Both traditional and heterodox theories of trade tend to assume that either trade must be free, or that it must be protected. But, as argued in my new book Neither Free Trade Nor Protection: A Critical Political Economy of Trade Theory and Practice and previously on the Elgar Blog, we must break free from this binary and, by doing so, change the nature of how we think about – and do – trade.
The two negatives of this title might seem designed to antagonise almost everybody. So I’ll begin with a couple of explanations to encourage you to stick with it.
Neither free trade nor protection have been the norm
Firstly, the title works as a simple observation. In fact, in real economic history, we have seldom seen either completely free trade or systematic protection. Mainstream economics, in particular, has a penchant for building models disconnected from the real world and expecting the world to shape up to their inventions. This won’t do. So recognizing that what we see is something other than straightforward openness or closure is a necessary starting point.
The case for openness or closure is weak
Secondly, I do argue against the choice between openness and closure. Free trade does not (or would not) bring the unalloyed benefits its supporters assert and the theories invoked in its defence can’t support the grandiose claims too often made for them. Conversely, trade is seldom to blame, or at least is seldom the principal villain of the piece, when it comes to questions of poverty or of inequality either between countries or within them.
The theories need to be taken seriously…
Having said this, trade theorists of various stripes have come up with some brilliantly elegant ideas. For the mainstream, the theory of comparative advantage remains a central support. There are other powerful ideas, for example anticipating what countries should trade and who within them gains and who loses. There is a range of more critical ideas, acknowledging market imperfections, which mean that trade might not balance, that poorer countries or those selling particular commodities might lose and that larger and richer countries might be able to strategize to turn trade to their advantage. Theories of unequal exchange claim a systematic exploitation of poorer countries.
…but investigated critically
These theories too often come wrapped in unnecessarily complex mathematics and I want to explain them in straightforward terms. I also want to look critically at what exactly it is they are claiming, what they are assuming and how plausible it all is.
The evidence is much more equivocal than either side would have us believe
Above all, the theories need to be tested. Conventional economic data can miss vital impact of trade, most obviously on the environment. However, the very fact that openness and closure are actually opposite, unrealized, ends of a spectrum means that there is plenty of evidence with which to test rival claims. Matters of degree, huge variations over time and between countries lend themselves to a bit of number crunching. Doing this, it quickly becomes clear that many of the big claims of advantage and disadvantage are overblown.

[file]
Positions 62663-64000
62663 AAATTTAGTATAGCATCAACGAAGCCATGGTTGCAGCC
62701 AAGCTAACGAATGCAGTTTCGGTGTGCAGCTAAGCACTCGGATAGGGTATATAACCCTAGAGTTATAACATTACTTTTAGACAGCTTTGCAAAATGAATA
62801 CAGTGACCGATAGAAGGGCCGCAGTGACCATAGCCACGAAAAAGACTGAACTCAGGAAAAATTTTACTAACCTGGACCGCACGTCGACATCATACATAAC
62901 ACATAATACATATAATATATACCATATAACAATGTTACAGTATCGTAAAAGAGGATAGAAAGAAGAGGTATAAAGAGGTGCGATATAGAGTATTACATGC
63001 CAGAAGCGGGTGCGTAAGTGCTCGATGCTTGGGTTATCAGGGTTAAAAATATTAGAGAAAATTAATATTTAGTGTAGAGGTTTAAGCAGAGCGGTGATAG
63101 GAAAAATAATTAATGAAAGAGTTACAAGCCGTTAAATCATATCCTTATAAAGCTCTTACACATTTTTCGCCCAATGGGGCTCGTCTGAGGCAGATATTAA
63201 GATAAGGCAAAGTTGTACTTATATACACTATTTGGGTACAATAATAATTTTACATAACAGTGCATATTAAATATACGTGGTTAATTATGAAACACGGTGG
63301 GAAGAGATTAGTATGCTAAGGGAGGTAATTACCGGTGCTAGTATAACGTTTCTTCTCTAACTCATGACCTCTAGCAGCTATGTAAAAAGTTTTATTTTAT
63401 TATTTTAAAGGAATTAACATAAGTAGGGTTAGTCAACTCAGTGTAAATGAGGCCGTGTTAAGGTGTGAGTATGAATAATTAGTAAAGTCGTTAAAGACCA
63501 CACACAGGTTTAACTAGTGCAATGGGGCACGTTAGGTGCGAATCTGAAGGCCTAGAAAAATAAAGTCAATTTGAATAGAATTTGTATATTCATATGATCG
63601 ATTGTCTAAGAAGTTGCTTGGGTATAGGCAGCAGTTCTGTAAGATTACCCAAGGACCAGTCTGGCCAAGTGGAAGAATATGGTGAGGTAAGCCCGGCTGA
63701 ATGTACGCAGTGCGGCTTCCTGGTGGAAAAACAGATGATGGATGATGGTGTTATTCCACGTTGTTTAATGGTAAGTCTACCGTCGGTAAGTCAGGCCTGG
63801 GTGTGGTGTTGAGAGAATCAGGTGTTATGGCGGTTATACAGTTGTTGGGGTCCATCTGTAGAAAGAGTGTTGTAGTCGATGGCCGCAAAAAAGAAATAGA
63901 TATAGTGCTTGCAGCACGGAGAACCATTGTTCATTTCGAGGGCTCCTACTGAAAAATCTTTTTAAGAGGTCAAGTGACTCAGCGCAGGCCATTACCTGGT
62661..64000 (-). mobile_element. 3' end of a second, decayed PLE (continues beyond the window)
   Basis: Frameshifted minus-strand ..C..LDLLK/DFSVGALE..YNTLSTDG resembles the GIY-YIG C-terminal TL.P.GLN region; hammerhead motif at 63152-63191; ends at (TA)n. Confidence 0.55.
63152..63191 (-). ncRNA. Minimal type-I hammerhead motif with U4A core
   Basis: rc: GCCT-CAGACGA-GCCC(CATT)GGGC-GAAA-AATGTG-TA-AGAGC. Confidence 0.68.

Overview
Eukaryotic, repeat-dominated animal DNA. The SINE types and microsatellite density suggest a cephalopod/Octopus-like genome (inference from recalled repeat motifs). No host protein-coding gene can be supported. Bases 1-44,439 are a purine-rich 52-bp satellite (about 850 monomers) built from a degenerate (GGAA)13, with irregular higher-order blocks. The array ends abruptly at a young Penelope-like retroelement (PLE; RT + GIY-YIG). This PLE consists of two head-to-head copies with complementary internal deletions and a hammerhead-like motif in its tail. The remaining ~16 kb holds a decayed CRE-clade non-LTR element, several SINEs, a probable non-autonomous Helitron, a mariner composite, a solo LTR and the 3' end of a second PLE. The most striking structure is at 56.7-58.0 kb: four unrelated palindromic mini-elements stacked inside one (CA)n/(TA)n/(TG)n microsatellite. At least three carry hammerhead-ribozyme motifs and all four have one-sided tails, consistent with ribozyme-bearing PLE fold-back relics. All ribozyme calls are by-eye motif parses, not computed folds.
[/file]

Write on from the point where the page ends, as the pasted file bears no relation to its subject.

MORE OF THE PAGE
There is empirical support for some of the ideas. If anything increasing trade seems to be conducive to growth for both rich countries and for poorer ones. But the ‘if anything’ is important. At best weak, and weakly significant, associations claw their way out of the statistics. Other relations may be much more important.
Countries trade on the basis of factor endowments but don’t benefit from doing so
There is stronger evidence supporting some other influential ideas. For example, the ‘Heckscher-Ohlin theorem’, predicting that countries trade on the basis of their factor endowments – land-rich countries for example should sell primary products and import manufactured goods – seems to be confirmed. But this too needs to be quickly qualified: there is very little evidence that countries which to trade according to their factor endowments actually do any better in terms of their subsequent growth than those that trade in defiance of their endowments and the theory.
In praise of Adam Smith and trade deficits!
One result, which came as a surprise to me, is that countries which run trade deficits seem to do better than those with surpluses. This confounds both mainstream prejudices and more critical ones which stress the perils of indebtedness. Back in 1776, Adam Smith mocked his mercantilist opponents insisting that wealth consists not in money but in the goods it purchases. Of course, a trade ‘deficit’ simply means an incoming surplus of useful goods. I’m not staking too much on this result but maybe Smith was more right than most of his followers have realized.
Trade is a social practice needing a social theory
The final thing I’m trying to do with the book, but really its overarching theme, is to contextualize trade.
I begin with a chapter on trade’s long history to the 1970s. And I end with one on how changed trade relations since then contributed to the global crisis of 2007-09. This last makes clear that trade is not a general good or bad but that particular forms of trade, at particular times, can have very serious and seriously negative consequences. But here as throughout the book I am arguing that international trade doesn’t make much sense understood as a thing in itself, divorced from other social, political and economic processes.
And social theorists can learn by looking at trade
In turn, reflecting on questions of trade can tell us a something about wider social and economic questions. Who exactly trades; countries, corporations, individuals? Who decides what is traded and what counts as trade? What are the conditions in which trade brings benefits or losses? And for whom?
We need to move towards developing a better, more nuanced and more social understanding of trade.